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Akbar and Birbal Stories for Children: Emperor Akbar's Gold Coins

Akbar and Birbal Stories for ChildrenThe wisdom of Birbal was unparalleled during the reign of Mughal Emperor Akbar in India. But Akbar's brother in law was extremely jealous of him. He asked the Emperor Akbar to dispense with Birbal's services and appoint him in his place. He gave ample assurance that he would prove to be more efficient and capable than Birbal.

Before Emperor Akbar could take a decision on this matter, this news reached Birbal. Birbal resigned and left. Emperor Akbar's brother in law was made the minister in place of Birbal.

Emperor Akbar decided to test the new minister. He gave three hundred gold coins to him and said, "Spend these gold coins such that, I get a hundred gold coins here in this life; a hundred gold coins in the other world and another hundred gold coins neither here nor there."

The minister found the entire situation to be a maze of confusion and hopelessness. He spent sleepless nights worrying over how he would get himself out of this mess. Thinking in circles was making him go crazy. Eventually, on the advice of his wife he sought Birbal's help. Birbal said, "Just give me the gold coins. I shall handle the rest."

Birbal walked the streets of the city holding the bag of gold coins in his hand. He noticed a rich merchant celebrating his son's wedding. Birbal gave a hundred gold coins to him and bowed courteously saying, "The Emperor Akbar sends you his good wishes and blessings for the wedding of your son. Please accept the gift he has sent."

The merchant felt honoured that the Emperor had sent a special messenger with such a precious gift. He honoured Birbal and gave him a large number of expensive gifts and a bag of gold coins as a return gift for the Emperor.

Next, Birbal went to the area of the city were the poor people lived. There he bought food and clothing in exchange for a hundred gold coins and distributed them in the name of the Emperor Akbar.

When he came back to town he organized a concert of music and dance. He spent a hundred gold coins on it.

The next day Birbal entered Emperor Akbar's darbar/court and announced that he had done all that the Emperor had asked his brother-in-law to do. The Emperor Akbar waited to know how he had done it.

Birbal repeated the sequences of all the events and then said, "The money I gave to the merchant for the wedding of his son - you have got back while you are on this earth. The money I spent on buying food and clothing for the poor - you will get it in the other world. The money I spent on the musical concert - you will get neither here nor there."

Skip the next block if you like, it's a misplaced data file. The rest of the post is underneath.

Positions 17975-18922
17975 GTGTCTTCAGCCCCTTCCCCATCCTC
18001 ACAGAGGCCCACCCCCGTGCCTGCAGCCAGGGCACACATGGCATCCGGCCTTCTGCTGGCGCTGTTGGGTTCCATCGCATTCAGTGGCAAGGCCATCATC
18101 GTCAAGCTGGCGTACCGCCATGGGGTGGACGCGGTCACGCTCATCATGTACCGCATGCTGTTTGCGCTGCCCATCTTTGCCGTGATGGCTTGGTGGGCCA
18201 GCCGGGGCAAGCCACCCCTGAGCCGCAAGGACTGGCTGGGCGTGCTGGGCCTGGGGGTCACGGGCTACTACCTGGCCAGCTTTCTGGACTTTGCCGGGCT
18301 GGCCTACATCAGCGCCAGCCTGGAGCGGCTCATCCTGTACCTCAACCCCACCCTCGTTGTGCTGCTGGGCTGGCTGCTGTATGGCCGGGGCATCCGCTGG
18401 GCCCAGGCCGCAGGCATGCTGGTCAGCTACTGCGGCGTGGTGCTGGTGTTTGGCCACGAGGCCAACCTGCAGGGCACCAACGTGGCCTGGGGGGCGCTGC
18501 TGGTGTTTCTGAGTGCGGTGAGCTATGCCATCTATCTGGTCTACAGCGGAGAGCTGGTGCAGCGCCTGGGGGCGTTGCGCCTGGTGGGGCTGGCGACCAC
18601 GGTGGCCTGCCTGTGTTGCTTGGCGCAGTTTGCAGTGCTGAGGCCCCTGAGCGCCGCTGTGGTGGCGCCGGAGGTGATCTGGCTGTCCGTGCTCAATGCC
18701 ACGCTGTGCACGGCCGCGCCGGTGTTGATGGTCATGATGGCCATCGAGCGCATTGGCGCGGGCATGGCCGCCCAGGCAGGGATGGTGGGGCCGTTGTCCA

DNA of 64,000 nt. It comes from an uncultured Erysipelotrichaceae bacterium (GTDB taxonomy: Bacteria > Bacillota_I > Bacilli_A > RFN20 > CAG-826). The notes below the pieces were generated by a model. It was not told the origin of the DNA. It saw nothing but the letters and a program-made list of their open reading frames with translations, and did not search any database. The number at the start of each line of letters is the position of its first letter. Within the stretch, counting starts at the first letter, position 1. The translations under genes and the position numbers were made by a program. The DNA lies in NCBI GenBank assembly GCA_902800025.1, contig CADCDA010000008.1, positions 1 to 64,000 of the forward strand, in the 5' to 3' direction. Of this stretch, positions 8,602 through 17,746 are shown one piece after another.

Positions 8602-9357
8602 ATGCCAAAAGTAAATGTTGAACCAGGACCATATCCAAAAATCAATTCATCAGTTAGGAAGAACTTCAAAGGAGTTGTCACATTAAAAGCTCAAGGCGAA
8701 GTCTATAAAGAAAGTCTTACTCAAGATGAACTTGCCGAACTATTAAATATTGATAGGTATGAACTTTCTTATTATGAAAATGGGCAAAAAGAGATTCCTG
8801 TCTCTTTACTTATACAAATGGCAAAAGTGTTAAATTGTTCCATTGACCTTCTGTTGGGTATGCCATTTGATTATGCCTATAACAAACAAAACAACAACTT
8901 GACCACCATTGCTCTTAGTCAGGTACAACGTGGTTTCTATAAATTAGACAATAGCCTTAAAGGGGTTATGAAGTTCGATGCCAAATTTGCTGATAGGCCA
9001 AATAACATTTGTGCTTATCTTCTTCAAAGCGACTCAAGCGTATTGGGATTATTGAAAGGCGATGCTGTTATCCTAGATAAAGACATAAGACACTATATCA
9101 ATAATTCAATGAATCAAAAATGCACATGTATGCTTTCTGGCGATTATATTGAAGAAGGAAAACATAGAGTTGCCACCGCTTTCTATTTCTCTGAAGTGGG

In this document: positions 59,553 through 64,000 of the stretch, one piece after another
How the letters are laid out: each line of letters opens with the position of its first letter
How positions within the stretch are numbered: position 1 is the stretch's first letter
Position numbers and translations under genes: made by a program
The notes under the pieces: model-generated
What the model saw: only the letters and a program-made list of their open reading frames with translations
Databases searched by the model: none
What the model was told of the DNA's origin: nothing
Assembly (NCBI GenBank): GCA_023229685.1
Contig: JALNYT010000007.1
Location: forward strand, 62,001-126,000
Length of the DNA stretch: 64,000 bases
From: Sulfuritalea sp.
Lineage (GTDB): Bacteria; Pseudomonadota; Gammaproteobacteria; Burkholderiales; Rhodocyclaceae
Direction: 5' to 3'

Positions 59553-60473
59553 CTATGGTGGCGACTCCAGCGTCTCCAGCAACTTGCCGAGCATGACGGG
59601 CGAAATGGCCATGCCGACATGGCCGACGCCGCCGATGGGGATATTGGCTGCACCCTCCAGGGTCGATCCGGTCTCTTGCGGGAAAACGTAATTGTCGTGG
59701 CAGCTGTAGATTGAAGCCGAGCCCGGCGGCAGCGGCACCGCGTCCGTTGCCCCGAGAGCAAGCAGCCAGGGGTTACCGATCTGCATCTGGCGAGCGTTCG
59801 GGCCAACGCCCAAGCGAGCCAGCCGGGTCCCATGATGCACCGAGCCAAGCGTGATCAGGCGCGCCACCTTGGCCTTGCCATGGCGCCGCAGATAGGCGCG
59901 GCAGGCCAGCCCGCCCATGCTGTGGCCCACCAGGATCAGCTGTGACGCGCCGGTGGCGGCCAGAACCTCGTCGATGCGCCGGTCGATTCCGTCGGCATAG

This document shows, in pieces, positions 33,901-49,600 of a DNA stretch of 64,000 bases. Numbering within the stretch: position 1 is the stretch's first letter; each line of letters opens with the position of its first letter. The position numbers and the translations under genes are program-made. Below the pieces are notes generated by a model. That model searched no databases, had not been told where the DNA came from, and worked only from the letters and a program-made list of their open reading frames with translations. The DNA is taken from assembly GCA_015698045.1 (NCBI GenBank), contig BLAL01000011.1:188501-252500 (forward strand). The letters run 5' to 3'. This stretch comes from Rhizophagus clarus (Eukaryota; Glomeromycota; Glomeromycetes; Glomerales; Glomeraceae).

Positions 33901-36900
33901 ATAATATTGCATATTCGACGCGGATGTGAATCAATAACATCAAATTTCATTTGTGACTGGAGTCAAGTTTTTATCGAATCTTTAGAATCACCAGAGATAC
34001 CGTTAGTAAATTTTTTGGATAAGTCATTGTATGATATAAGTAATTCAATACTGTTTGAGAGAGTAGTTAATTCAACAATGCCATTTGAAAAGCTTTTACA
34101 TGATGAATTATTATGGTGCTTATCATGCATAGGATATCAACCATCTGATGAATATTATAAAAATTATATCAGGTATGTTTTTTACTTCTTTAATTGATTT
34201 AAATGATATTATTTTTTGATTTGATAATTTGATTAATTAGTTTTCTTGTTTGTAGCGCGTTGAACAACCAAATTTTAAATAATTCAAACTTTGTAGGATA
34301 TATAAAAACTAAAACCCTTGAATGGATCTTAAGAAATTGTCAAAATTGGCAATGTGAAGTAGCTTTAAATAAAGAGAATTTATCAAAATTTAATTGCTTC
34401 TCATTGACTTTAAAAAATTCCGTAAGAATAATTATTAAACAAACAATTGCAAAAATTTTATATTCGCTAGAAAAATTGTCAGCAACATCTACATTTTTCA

This is true even today. The money you spend on friends is returned or reciprocated in some form or the other. Money spent on charity gets converted into blessings from Allah (SWT) which becomes your eternal property. Money spent on pleasures is just frittered away and in return you will be held responsible for wasting in the hereafter!

So when you spend your hard earned money, think a little, if not a lot!

Akbar and Birbal Stories for Children: Birbal's Khichdi

Birbal's KhichdiOn a cold winter day Emperor Akbar and Birbal took a walk along the lake. A thought came to Birbal that a man would do anything for money. He expressed his feelings to Emperor Akbar. Emperor Akbar then put his finger into the lake and immediately removed it because he shivered with cold.

Emperor Akbar said, "I don't think a man would spend an entire night in the cold water of this lake for money."

Birbal replied, "I am sure I can find such a person."

Emperor Akbar then challenged Birbal into finding such a person and said that he would reward the person with a thousand gold coins.

Birbal searched far and wide until he found a poor man who was desperate enough to accept the challenge. The poor man entered the lake and Emperor Akbar had guards posted near him to make sure that he really does as promised.

The next morning the guards took the poor man to Emperor Akbar. Emperor Akbar asked the poor man if he had indeed spent the night in the lake. The poor man replied that he had. Emperor Akbar then asked the poor man how he managed to spend the night in the lake. The poor man replied that there was a street lamp near by and he kept his attention affixed on the lamp and away from the cold. Emperor Akbar then said that there would be no reward as the poor man had survived the night in the lake by the warmth of the street lamp. The poor man went to Birbal for help.

The next day, Birbal did not go to darbar/court. The Emperor wondered why he did not show up. Send a messenger to his home to find out? The messenger came back saying that Birbal would come once his Khichdi was cooked. The Emperor waited hours but Birbal did not come. Finally the Emperor decided to go to Birbal's house and see what he was up to.

Emperor Akbar found Birbal sitting on the floor near some burning twigs and a bowl filled with Khichdi hanging five feet above the fire. Emperor Akbar and his attendants couldn't help but laugh.

Emperor Akbar then said to Birbal, "How can the Khichdi be cooked if it so far away from the fire?"

Birbal answered, "The same way the poor man received heat from a street lamp that was more than a furlong away."